Baroness Anelay of St Johns: My Lords, with some reticence I interrupt the noble Lord, Lord Carter, who is well respected in these matters. I am confused with regard to the procedure we are following this evening. Clearly, I will have to take it up tomorrow to inquire whether the Government intend to introduce a new procedure for the putting of a Motion. I understood the Minister to say very courteously that he intended to answer particular questions after the Motion. It is our custom that questions are answered before the vote on the Motion is put and that the whole of these proceedings are concluded when the noble Lord, Lord Clement-Jones, in this case, withdraws his amendment. Therefore, we are in uncharted waters but we are a self-regulating House. I feel that noble Lords wish to hear what the Minister has to put on the record but it is perhaps an unwise development tonight.

The Deputy Speaker (Lord Brougham and Vaux): My Lords, it is my mistake. I should have put the Motion straight away.

Motion agreed.

9.14 pm

Sitting suspended.

Political Parties and Elections Bill

Main Bill Page
Copy of the Bill
Explanatory Notes
Amendments

Report (1st Day) (Continued)

9.28 pm

Amendment 31 not moved.

Clause 11 : Control of donations to members associations: responsible persons

Amendment 32

Moved by Lord Tunnicliffe

32: Clause 11, page 11, line 44, at end insert—

“A notice of alteration takes effect on the day on which it is received by the Commission or (if later) on such date as may be specified in the notice.”

Lord Tunnicliffe: My Lords, these are technical amendments to Clause 11 on the control of donations to members’ associations. The amendments do not materially alter the policy intentions here: rather, they are intended to ensure that the clause is as clear as it can be and that the procedure to be followed when giving a notice for the purposes of these provisions is easily understood. As has been helpfully noted in previous debates, members’ associations are often voluntary organisations and we must make sure that provisions regulating them are free of the potential to confuse.



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Specifically, Amendment 32 seeks to add clarity to the process of making an alteration to an existing notice appointing a responsible person. The amendment explicitly states that a notice of alteration takes effect from the day it is received by the commission or from a particular date specified in the notice. Previously, the clause did not explicitly state when a notice of alteration would take effect, which could have led to a potential dispute over the date on which the appointment took effect. This could be unhelpful: for example, in a case where it is not clear who is acting as the responsible person for a members’ association on a particular date, which could be important if called into question as part of an investigation.

Amendment 33 clarifies that a notice appointing a responsible person has to be in force for a minimum of 12 months from the point that a donation is received or a loan entered into which triggers the requirement to appoint a responsible person. This was already implicit in the provision given in Clause 11(4)(b), which states that a notice appointing a responsible person,

But it was not explicit that the notice appointing a responsible person could not be terminated before 12 months had elapsed. This amendment puts that requirement beyond doubt.

This is a small but important clarification, given that one of the key benefits of the policy-reforming regulation of members’ associations is the fact that an identifiable individual will be responsible for complying with the requirements of the Political Parties, Elections and Referendums Act 2000 and liable for any failures to comply with that Act. The benefit of this policy is increased by retaining that individual in post for a significant period. If the members’ association could appoint somebody when it receives a reportable donation and then terminate that person’s appointment immediately, the benefits of the policy would be significantly reduced. It is also worth noting that the requirement does not prevent a change in the responsible person in-year; the provisions in the Bill already allow for a notice of alteration, altering any details of the responsible person. I hope that noble Lords will agree that these amendments represent sensible clarifications of this clause.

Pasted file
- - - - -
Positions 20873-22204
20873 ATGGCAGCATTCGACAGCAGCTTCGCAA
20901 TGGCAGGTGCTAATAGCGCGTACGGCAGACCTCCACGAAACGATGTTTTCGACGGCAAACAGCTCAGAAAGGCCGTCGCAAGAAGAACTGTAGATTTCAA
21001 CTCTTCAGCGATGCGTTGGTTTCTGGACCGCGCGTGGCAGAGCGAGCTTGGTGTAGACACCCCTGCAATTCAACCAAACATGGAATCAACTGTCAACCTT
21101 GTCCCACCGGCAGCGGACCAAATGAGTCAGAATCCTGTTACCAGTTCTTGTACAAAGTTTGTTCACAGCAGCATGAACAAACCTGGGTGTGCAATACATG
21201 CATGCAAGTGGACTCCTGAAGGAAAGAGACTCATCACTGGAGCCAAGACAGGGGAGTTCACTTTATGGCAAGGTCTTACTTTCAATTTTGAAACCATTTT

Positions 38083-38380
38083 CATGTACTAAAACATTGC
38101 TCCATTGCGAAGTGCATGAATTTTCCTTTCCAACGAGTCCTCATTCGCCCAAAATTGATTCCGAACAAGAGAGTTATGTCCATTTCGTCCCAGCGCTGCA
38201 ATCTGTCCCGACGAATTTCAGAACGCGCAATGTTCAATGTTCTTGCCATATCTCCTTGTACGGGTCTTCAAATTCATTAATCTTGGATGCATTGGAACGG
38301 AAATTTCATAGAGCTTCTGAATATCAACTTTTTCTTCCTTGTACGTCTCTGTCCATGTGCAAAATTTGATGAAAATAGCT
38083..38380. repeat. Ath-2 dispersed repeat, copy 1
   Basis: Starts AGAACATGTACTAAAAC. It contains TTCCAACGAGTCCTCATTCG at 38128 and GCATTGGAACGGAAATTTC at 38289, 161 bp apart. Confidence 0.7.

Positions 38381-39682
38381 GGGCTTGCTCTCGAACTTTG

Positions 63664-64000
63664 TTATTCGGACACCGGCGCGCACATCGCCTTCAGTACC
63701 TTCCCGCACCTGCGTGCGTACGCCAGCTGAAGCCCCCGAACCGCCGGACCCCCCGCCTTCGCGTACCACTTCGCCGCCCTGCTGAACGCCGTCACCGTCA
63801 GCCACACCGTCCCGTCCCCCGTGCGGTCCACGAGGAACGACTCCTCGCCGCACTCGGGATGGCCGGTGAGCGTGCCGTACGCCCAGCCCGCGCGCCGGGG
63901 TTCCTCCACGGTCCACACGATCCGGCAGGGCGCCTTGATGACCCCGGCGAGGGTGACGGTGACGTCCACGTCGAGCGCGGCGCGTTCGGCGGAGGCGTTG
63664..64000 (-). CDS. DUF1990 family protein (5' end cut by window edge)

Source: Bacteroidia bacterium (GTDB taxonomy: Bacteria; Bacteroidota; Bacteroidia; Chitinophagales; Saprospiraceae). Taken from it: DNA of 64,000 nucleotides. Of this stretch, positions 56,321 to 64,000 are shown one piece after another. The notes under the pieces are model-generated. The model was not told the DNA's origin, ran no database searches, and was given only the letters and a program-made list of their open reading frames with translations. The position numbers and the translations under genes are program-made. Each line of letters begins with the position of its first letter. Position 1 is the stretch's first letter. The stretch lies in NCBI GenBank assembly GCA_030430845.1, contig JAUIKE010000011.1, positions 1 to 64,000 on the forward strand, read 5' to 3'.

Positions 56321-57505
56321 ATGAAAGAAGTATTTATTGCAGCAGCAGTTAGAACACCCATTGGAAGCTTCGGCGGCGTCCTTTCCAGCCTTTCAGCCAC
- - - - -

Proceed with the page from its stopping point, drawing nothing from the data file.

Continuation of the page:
Amendment 34 is a technical amendment concerned with Clause 12 on compliance officers. Specifically, it relates to the way in which a holder of elective office, or the compliance officer himself, may inform the Electoral Commission of an alteration to the arrangements under which the compliance officer has been appointed. The Bill already provides a notice of alteration procedure which allows any necessary changes to be made, including the appointment of a new officer. It also enables the commission to be kept up to date when a compliance officer’s details, such as their home address, change during the period for which he or she is appointed. I will not speak at length as the amendment is simple and I hope that it will be welcomed, bringing as it does a little additional clarity to new paragraph 18(7) of Schedule 7 to PPERA, as inserted by the clause. This is the provision for giving an alteration notice to the commission. This amendment mirrors that to Clause 11.



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This amendment will add an additional line clarifying the proper effect of a notice of alteration by plainly stating that an alteration contained in a notice takes effect from the date of receipt of the notice by the commission. Alternatively, it will take effect on a date specified in the notice. I hope that this clarity could help to avoid potential disputes over responsibility that could arise: for instance, if the commission was investigating a donation received during a period of transition between individuals in a compliance officer role. I hope that this clarification will be welcomed.